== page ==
Moby-Dick - Or, The Whale

Copertina anteriore
Read Books Ltd, 20 mag 2015 - 883 pagine
Many of the earliest books, particularly those dating back to the 1900s and before, are now extremely scarce and increasingly expensive. We are republishing these classic works in affordable, high quality, modern editions, using the original text and artwork.
 

Cosa dicono le persone - Scrivi una recensione

Valutazioni degli utenti

5 stelle
57
4 stelle
43
3 stelle
41
2 stelle
25
1 stella
14

LibraryThing Review

Recensione dell'utente  - VicCavalli - www.librarything.com

I listened to the unabridged text as an audiobook over a couple of months of long drives to and from work, and what struck me most was the structure of this huge book: the story of Ahab is essentially ... Leggi recensione completa

LibraryThing Review

Recensione dell'utente  - antao - www.librarything.com

(Original Review, 1981-02-10) This is a book that knows how excessive it is being. It took me three times through it to realize that it's the greatest novel in the English language. Of course it has ... Leggi recensione completa

Pagine selezionate

Indice

CHAPTER 6
CHAPTER 7
CHAPTER 8
CHAPTER 9
CHAPTER 10
CHAPTER 11
CHAPTER 12
CHAPTER 13
CHAPTER 14
CHAPTER 15
CHAPTER 16
CHAPTER 17
CHAPTER 18
CHAPTER 19
CHAPTER 20
CHAPTER 21
CHAPTER 22
CHAPTER 23
CHAPTER 24
CHAPTER 25
CHAPTER 26
CHAPTER 27
CHAPTER 28
CHAPTER 29
CHAPTER 30
CHAPTER 31
CHAPTER 32
CHAPTER 33
CHAPTER 34
CHAPTER 35
CHAPTER 36
CHAPTER 37
CHAPTER 38
CHAPTER 39
CHAPTER 40
CHAPTER 41
CHAPTER 42
CHAPTER 43
CHAPTER 44
CHAPTER 45
CHAPTER 46
CHAPTER 47
CHAPTER 48
CHAPTER 49
CHAPTER 50
CHAPTER 51
CHAPTER 52
CHAPTER 53
CHAPTER 54
CHAPTER 55
CHAPTER 56
CHAPTER 57
CHAPTER 58
CHAPTER 59
CHAPTER 60
CHAPTER 61
CHAPTER 62
CHAPTER 63
CHAPTER 64
CHAPTER 65
CHAPTER 66
CHAPTER 67
CHAPTER 76
CHAPTER 77
CHAPTER 78
CHAPTER 79
CHAPTER 80
CHAPTER 81
CHAPTER 82
CHAPTER 83
CHAPTER 84
CHAPTER 85
CHAPTER 86
CHAPTER 87
CHAPTER 88
CHAPTER 89
CHAPTER 90
CHAPTER 91
CHAPTER 92
CHAPTER 93
CHAPTER 94
CHAPTER 95
CHAPTER 96
CHAPTER 97
CHAPTER 98
CHAPTER 99
CHAPTER 100
CHAPTER 101
CHAPTER 102
CHAPTER 103
CHAPTER 104
CHAPTER 105
CHAPTER 106
CHAPTER 107
CHAPTER 108
CHAPTER 109
CHAPTER 110
CHAPTER 111
CHAPTER 112
CHAPTER 113
CHAPTER 114
CHAPTER 115
CHAPTER 116
CHAPTER 117
CHAPTER 118
CHAPTER 119
CHAPTER 120
CHAPTER 121
CHAPTER 122
CHAPTER 123
CHAPTER 124
CHAPTER 125
CHAPTER 126
CHAPTER 127
CHAPTER 128
CHAPTER 129
CHAPTER 130
CHAPTER 131
CHAPTER 132
CHAPTER 133
CHAPTER 134
CHAPTER 135
Copyright

Altre edizioni - Visualizza tutto

Parole e frasi comuni

Informazioni sull'autore (2015)

Herman Melville (August 1, 1819 - September 28, 1891) was born into a seemingly secure, prosperous world, a descendant of prominent Dutch and English families long established in New York State. That security vanished when first, the family business failed, and then, two years later, in young Melville's thirteenth year, his father died. Without enough money to gain the formal education that professions required, Melville was thrown on his own resources and in 1841 sailed off on a whaling ship bound for the South Seas. His experiences at sea during the next four years were to form in part the basis of his best fiction. Melville's first two books, Typee (1846) and Omoo (1847), were partly romance and partly autobiographical travel books set in the South Seas. Both were popular successes, particularly Typee, which included a stay among cannibals and a romance with a South Sea maiden. During the next several years, Melville published three more romances that drew upon his experiences at sea: Redburn (1849) and White-Jacket (1850), both fairly realistic accounts of the sailor's life and depicting the loss of innocence of central characters; and Mardi (1849), which, like the other two books, began as a romance of adventure but turned into an allegorical critique of contemporary American civilization. Moby Dick (1851) also began as an adventure story, based on Melville's experiences aboard the whaling ship. However, in the writing of it inspired in part by conversations with his friend and neighbor Hawthorne and partly by his own irrepressible imagination and reading of Shakespeare and other Renaissance dramatists Melville turned the book into something so strange that, when it appeared in print, many of his readers and critics were dumbfounded, even outraged. By the mid-1850s, Melville's literary reputation was all but destroyed, and he was obliged to live the rest of his life taking whatever jobs he could find and borrowing money from relatives, who fortunately were always in a position to help him. He continued to write, however, and published some marvelous short fiction pieces Benito Cereno" (1855) and "Bartleby, the Scrivener" (1853) are the best. He also published several volumes of poetry, the most important of which was Battle Pieces and Aspects of the War (1866), poems of occasionally great power that were written in response to the moral challenge of the Civil War. His posthumously published work, Billy Budd (1924), on which he worked up until the time of his death, became Melville's last significant literary work, a brilliant short novel that movingly describes a young sailor's imprisonment and death. Melville's reputation, however, rests most solidly on his great epic romance, Moby Dick. It is a difficult as well as a brilliant book, and many critics have offered interpretations of its complicated ambiguous symbolism. Darrel Abel briefly summed up Moby Dick as "the story of an attempt to search the unsearchable ways of God," although the book has historical, political, and moral implications as well. Melville died at his home in New York City early on the morning of September 28, 1891, at age 72. The doctor listed "cardiac dilation" on the death certificate. He was interred in the Woodlawn Cemetery in The Bronx, New York, along with his wife, Elizabeth Shaw Melville.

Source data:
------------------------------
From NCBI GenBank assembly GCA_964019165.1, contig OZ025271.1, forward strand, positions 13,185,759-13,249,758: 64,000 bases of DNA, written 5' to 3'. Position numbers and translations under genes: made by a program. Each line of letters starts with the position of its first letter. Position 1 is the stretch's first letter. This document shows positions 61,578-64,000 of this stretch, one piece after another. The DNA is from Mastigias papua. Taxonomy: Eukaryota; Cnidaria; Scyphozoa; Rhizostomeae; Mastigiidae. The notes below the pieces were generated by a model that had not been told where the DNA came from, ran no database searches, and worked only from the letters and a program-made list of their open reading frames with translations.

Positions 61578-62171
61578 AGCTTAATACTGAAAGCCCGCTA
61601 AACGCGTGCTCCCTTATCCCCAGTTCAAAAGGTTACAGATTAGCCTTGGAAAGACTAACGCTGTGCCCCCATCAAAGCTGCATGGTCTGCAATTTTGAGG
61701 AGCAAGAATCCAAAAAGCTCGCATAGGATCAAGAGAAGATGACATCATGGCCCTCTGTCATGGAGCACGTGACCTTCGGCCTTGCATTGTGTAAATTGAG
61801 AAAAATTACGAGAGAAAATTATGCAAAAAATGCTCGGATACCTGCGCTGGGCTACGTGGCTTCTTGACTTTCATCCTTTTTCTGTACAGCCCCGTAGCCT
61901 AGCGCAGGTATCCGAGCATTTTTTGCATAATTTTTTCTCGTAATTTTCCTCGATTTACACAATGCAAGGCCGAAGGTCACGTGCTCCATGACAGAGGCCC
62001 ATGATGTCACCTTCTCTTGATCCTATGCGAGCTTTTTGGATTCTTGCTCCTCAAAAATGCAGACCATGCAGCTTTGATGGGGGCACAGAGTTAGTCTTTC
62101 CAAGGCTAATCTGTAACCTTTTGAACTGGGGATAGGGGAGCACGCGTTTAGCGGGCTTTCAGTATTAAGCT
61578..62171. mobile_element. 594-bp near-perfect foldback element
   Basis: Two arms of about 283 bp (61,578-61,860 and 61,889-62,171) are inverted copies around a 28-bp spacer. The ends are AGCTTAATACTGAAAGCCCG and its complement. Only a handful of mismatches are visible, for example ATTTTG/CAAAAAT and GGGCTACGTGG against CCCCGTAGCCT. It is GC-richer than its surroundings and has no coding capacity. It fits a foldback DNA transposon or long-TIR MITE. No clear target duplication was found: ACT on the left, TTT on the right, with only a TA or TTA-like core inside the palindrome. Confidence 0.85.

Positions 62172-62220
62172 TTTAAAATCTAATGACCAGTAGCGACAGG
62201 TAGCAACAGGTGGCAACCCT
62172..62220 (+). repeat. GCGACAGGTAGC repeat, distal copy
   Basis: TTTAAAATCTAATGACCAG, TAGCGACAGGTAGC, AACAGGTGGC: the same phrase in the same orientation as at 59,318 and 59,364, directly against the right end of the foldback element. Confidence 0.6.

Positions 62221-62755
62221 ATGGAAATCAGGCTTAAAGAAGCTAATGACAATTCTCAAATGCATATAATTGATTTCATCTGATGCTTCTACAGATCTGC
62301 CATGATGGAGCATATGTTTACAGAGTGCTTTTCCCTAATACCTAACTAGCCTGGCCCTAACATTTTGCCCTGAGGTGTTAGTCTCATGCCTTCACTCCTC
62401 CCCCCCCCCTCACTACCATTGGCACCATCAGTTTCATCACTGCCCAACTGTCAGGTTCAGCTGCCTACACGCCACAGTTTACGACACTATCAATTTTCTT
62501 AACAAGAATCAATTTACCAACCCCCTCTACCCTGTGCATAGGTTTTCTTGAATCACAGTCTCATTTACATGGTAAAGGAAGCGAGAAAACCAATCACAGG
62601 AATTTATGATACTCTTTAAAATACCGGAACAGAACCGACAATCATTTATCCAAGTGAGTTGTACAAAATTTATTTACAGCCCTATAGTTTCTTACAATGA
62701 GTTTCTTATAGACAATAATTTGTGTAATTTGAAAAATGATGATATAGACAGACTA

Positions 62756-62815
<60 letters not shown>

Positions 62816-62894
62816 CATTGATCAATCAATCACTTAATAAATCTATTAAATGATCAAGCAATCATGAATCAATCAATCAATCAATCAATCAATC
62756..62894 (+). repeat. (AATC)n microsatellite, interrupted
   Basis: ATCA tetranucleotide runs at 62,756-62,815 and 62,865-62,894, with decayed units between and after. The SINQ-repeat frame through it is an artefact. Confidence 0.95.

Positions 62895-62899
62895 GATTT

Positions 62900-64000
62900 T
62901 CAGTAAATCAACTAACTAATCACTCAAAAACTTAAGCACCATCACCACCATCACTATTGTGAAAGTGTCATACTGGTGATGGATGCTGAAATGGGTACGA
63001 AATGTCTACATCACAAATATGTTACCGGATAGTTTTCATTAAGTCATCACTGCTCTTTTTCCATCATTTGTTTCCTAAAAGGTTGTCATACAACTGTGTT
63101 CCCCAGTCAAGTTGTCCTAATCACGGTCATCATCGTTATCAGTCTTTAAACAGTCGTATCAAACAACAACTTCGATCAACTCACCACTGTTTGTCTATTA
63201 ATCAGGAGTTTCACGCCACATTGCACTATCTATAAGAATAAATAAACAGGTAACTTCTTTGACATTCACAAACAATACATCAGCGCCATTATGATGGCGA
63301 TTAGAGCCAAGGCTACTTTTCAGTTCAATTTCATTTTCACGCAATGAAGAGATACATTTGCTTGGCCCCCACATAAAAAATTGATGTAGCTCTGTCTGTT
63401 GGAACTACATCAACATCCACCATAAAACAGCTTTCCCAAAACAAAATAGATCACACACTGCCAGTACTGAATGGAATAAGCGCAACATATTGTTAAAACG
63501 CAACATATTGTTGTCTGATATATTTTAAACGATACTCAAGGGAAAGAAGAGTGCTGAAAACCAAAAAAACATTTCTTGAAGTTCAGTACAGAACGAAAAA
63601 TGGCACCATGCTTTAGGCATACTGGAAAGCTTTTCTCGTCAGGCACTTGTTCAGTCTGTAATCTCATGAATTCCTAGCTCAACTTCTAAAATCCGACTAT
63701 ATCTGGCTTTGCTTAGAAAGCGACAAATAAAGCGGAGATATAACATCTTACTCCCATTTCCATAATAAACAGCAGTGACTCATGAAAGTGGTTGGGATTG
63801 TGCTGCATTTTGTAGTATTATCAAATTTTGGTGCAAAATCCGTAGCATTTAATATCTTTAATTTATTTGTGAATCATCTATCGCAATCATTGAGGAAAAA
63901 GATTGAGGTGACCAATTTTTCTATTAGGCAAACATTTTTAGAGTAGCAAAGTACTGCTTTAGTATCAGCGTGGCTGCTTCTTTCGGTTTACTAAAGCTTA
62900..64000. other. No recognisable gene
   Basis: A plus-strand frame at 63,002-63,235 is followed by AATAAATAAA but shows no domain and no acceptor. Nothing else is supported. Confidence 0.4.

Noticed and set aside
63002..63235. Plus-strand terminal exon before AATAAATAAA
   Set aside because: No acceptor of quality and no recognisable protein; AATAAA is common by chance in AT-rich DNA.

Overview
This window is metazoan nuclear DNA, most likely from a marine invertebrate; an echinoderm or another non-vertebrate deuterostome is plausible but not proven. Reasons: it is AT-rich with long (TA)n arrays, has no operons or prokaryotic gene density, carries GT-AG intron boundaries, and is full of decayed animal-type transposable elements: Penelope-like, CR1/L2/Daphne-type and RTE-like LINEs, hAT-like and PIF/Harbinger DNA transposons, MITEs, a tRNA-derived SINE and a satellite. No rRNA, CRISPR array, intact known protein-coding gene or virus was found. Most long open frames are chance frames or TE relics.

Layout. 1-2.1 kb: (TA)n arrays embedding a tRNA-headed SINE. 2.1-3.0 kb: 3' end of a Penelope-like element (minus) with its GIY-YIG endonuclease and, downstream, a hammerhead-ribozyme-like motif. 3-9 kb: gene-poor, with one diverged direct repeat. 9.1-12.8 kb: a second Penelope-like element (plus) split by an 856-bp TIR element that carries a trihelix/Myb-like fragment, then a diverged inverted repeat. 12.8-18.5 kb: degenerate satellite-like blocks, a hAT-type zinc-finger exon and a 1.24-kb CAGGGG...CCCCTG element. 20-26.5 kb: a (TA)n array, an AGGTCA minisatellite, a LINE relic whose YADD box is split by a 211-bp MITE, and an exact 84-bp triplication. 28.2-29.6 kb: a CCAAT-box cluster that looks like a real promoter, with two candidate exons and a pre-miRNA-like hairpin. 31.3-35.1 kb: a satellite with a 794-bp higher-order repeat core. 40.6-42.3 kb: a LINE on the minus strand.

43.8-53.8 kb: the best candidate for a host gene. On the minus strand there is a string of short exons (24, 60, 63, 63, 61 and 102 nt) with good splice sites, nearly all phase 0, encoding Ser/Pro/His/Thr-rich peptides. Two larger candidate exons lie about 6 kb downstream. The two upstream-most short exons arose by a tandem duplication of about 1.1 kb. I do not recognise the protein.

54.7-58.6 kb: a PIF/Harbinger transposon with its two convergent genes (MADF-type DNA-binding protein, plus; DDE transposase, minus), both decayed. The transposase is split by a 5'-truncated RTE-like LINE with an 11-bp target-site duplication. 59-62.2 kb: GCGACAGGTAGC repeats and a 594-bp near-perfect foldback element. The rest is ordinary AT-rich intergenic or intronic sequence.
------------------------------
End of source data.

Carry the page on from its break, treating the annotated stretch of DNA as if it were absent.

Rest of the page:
Informazioni bibliografiche